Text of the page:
Here's Why The Log4j Security Vulnerability Has CISA Pressing The Panic Button
Even if you're from the U.S., you may not have heard of CISA. The Cybersecurity and Infrastructure Security Agency is part of the Department of Homeland Security, and it primarily handles technological threats to the nation. Well, CISA is still in the process of an all-hands red alert thanks to the Log4shell security vulnerability in Apache's Log4J package that we told you about on Saturday.
Yesterday, the agency had a phone briefing with "critical infrastructure stakeholders" about the flaw. As a refresher, a string processing vulnerability in Apache's Log4J logging package—included in dozens of other huge software packages and used on hundreds of thousands if not millions of machines worldwide—allows a remote user with a carefully-crafted input string to gain full remote code execution on the vulnerable system without any credentials required whatsoever.
Obviously that's pretty much the absolute worst-case scenario for a security flaw, and the severity of the vulnerability combined with the widely-used nature of the vulnerable package makes this a real five-alarm fire. In fact, the director of CISA says that it is "one of the most serious [she] has seen in [her] entire career, if not the most serious."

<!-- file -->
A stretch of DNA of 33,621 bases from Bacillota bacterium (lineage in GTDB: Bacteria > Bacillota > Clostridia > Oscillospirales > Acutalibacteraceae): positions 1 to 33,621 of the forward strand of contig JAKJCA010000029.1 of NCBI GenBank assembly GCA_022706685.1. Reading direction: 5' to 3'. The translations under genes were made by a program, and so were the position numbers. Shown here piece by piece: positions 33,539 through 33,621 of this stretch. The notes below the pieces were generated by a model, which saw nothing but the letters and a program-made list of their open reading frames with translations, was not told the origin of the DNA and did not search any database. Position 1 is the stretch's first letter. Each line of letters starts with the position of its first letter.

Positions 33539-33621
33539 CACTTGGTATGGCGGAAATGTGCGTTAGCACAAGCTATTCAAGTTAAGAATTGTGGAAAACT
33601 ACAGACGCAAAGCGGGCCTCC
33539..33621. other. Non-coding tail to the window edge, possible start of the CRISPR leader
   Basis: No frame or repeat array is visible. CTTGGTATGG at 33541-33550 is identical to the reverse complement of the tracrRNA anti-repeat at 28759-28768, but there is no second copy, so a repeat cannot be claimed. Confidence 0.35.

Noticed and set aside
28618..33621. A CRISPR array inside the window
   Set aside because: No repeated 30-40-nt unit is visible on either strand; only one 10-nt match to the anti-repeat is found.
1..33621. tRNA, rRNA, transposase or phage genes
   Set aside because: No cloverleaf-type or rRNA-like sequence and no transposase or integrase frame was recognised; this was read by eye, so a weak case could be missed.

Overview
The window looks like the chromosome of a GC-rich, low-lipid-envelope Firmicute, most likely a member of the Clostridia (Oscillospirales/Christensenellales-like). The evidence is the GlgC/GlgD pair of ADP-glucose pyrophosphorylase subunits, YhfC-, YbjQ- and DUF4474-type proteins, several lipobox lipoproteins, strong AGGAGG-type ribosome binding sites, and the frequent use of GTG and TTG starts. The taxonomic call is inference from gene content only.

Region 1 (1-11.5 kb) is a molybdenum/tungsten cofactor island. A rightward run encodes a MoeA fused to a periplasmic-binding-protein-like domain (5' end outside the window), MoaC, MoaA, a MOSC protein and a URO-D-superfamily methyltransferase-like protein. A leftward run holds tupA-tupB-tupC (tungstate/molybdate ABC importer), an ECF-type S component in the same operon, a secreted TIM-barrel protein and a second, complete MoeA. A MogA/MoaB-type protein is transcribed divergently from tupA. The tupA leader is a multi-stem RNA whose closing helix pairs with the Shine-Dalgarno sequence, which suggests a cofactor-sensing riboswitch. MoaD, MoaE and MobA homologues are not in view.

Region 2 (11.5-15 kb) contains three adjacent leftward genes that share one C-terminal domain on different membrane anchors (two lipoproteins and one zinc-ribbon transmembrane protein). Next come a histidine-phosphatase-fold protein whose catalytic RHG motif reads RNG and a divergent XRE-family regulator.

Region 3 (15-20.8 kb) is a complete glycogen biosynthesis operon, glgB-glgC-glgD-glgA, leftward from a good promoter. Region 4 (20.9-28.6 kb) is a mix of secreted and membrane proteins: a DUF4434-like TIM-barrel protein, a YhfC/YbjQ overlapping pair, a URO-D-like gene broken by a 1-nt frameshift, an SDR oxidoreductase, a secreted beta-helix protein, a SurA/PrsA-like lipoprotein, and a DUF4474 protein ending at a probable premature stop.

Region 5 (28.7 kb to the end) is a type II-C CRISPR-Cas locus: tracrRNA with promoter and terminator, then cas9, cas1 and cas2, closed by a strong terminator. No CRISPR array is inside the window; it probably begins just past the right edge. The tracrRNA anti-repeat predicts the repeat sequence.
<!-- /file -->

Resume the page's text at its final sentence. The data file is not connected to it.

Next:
Remarkably, even though this flaw existed in Log4J since 2013, there's no evidence that it has been actively exploited until December 1 of this year, and according to Apache, there's also no evidence that it was being exploited on a large scale until after public disclosure. Now, however, more than 1.2 million attacks targeting the flaw have already been recorded by security researchers.
Financial Times reports Check Point as commenting that almost half of the attacks have been performed by known cyber-attackers who are using the vulnerability to spread malware. Meanwhile, SentinelOne and Mandiant have apparently both commented that Chinese state-sponsored cybercriminals are actively exploiting the flaw. Still other groups are using the flaw to mine crytocurrency on the exploited systems, particularly Monero.
As severe as the Log4J vulnerability is, most desktop users don't really have to worry about their own systems. The concern is primarily for web-facing servers hosting internet services. If you're a sysadmin, you're almost certainly already patching your systems, but just in case, it might not be a bad idea to go ahead and poke all your software to have it check for updates.